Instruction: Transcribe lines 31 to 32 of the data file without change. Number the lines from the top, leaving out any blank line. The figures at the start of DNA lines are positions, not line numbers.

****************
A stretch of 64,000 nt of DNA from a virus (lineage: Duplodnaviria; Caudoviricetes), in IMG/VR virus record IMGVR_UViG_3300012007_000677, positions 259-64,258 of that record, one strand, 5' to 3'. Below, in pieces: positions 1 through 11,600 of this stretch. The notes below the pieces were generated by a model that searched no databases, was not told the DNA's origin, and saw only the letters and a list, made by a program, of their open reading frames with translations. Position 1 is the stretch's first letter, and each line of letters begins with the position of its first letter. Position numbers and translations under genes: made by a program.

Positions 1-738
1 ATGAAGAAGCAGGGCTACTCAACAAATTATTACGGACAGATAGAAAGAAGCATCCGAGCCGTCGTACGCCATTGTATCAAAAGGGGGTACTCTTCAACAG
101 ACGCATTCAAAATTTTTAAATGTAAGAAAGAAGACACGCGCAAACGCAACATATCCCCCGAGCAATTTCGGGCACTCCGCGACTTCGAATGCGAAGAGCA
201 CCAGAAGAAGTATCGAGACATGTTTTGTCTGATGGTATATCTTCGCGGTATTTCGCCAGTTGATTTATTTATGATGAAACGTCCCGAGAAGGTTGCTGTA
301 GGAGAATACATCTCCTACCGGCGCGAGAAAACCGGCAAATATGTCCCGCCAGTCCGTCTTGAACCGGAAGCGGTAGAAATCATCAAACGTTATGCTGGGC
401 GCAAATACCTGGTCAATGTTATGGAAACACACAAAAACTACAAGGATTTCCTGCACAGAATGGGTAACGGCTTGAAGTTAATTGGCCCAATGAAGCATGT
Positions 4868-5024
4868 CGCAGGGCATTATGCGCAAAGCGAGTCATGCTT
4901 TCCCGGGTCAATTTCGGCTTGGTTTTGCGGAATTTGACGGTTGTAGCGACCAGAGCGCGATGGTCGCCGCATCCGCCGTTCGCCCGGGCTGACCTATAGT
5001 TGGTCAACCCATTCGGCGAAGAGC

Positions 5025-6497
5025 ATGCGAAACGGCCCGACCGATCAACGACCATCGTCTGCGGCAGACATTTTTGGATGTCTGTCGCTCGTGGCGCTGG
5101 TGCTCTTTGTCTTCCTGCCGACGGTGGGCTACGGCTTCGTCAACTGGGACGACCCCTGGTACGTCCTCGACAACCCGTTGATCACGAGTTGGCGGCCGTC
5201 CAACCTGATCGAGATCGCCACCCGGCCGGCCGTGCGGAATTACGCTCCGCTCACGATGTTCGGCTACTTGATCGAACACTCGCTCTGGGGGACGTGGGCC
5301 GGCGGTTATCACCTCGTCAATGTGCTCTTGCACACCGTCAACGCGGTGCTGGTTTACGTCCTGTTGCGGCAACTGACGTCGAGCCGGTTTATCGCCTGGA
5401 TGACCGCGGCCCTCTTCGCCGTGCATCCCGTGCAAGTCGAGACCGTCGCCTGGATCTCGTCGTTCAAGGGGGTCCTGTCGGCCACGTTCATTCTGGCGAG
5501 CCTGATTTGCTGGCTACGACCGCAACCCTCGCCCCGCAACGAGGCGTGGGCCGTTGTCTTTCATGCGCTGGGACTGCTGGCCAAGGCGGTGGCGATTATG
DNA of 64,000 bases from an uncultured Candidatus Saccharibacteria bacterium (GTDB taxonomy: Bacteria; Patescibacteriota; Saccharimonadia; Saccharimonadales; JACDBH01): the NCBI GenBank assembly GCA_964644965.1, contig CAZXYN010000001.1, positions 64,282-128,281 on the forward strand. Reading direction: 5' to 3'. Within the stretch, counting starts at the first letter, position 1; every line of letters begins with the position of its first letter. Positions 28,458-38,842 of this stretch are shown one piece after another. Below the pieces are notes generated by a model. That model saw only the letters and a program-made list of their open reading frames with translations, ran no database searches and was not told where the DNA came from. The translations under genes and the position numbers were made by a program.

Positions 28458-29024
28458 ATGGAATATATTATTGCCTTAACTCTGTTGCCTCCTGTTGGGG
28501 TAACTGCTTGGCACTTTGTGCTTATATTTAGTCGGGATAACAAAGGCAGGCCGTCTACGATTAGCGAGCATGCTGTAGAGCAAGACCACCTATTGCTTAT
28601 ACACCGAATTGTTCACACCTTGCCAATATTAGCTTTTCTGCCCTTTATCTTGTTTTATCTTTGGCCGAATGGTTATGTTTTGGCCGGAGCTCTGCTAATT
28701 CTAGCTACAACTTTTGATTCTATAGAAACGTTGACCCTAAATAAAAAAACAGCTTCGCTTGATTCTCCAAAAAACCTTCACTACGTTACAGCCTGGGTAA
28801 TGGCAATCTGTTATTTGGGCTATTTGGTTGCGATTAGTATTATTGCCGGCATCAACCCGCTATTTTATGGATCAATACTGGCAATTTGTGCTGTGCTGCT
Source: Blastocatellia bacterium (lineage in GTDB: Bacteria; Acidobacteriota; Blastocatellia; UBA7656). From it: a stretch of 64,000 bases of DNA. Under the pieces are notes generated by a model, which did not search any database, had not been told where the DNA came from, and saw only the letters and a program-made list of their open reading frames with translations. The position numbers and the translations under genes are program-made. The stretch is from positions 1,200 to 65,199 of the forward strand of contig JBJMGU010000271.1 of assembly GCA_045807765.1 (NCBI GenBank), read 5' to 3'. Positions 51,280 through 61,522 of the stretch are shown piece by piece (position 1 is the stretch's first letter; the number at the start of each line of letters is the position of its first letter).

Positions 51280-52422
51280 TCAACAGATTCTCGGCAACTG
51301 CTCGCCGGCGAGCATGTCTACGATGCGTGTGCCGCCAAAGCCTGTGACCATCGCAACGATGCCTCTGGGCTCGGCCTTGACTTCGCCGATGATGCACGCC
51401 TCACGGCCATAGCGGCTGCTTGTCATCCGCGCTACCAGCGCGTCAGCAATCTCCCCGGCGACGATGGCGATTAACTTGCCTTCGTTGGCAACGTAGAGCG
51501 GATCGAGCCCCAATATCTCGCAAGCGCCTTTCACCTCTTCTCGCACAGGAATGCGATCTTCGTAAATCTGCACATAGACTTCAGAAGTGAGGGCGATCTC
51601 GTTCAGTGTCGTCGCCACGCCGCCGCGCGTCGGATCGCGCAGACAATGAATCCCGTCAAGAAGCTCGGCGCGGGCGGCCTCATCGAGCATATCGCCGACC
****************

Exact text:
51501 GATCGAGCCCCAATATCTCGCAAGCGCCTTTCACCTCTTCTCGCACAGGAATGCGATCTTCGTAAATCTGCACATAGACTTCAGAAGTGAGGGCGATCTC
51601 GTTCAGTGTCGTCGCCACGCCGCCGCGCGTCGGATCGCGCAGACAATGAATCCCGTCAAGAAGCTCGGCGCGGGCGGCCTCATCGAGCATATCGCCGACC